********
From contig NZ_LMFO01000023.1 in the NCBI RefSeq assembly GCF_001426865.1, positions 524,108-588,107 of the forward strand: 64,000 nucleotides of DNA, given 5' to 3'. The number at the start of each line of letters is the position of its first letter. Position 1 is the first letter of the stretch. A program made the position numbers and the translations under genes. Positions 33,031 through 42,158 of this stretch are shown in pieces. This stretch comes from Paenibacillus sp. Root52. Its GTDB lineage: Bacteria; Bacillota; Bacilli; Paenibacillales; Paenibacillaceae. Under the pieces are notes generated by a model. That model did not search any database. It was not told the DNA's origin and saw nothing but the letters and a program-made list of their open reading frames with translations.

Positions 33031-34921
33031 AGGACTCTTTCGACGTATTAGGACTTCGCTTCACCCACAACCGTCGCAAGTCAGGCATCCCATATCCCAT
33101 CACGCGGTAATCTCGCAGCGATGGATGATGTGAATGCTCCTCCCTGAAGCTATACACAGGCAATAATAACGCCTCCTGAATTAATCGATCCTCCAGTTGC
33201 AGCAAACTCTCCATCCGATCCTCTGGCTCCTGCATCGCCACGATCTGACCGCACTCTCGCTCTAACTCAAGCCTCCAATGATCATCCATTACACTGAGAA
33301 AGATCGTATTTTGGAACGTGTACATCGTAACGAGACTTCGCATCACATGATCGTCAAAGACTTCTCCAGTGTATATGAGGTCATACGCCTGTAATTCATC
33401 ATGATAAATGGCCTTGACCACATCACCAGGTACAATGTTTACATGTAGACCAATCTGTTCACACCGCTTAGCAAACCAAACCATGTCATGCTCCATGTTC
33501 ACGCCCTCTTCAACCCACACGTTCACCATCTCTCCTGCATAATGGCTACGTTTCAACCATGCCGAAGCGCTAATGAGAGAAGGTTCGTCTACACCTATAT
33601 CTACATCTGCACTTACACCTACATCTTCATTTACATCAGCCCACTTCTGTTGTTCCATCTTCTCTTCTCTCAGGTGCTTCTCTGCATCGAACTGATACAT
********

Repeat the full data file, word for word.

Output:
From contig NZ_LMFO01000023.1 in the NCBI RefSeq assembly GCF_001426865.1, positions 524,108-588,107 of the forward strand: 64,000 nucleotides of DNA, given 5' to 3'. The number at the start of each line of letters is the position of its first letter. Position 1 is the first letter of the stretch. A program made the position numbers and the translations under genes. Positions 33,031 through 42,158 of this stretch are shown in pieces. This stretch comes from Paenibacillus sp. Root52. Its GTDB lineage: Bacteria; Bacillota; Bacilli; Paenibacillales; Paenibacillaceae. Under the pieces are notes generated by a model. That model did not search any database. It was not told the DNA's origin and saw nothing but the letters and a program-made list of their open reading frames with translations.

Positions 33031-34921
33031 AGGACTCTTTCGACGTATTAGGACTTCGCTTCACCCACAACCGTCGCAAGTCAGGCATCCCATATCCCAT
33101 CACGCGGTAATCTCGCAGCGATGGATGATGTGAATGCTCCTCCCTGAAGCTATACACAGGCAATAATAACGCCTCCTGAATTAATCGATCCTCCAGTTGC
33201 AGCAAACTCTCCATCCGATCCTCTGGCTCCTGCATCGCCACGATCTGACCGCACTCTCGCTCTAACTCAAGCCTCCAATGATCATCCATTACACTGAGAA
33301 AGATCGTATTTTGGAACGTGTACATCGTAACGAGACTTCGCATCACATGATCGTCAAAGACTTCTCCAGTGTATATGAGGTCATACGCCTGTAATTCATC
33401 ATGATAAATGGCCTTGACCACATCACCAGGTACAATGTTTACATGTAGACCAATCTGTTCACACCGCTTAGCAAACCAAACCATGTCATGCTCCATGTTC
33501 ACGCCCTCTTCAACCCACACGTTCACCATCTCTCCTGCATAATGGCTACGTTTCAACCATGCCGAAGCGCTAATGAGAGAAGGTTCGTCTACACCTATAT
33601 CTACATCTGCACTTACACCTACATCTTCATTTACATCAGCCCACTTCTGTTGTTCCATCTTCTCTTCTCTCAGGTGCTTCTCTGCATCGAACTGATACAT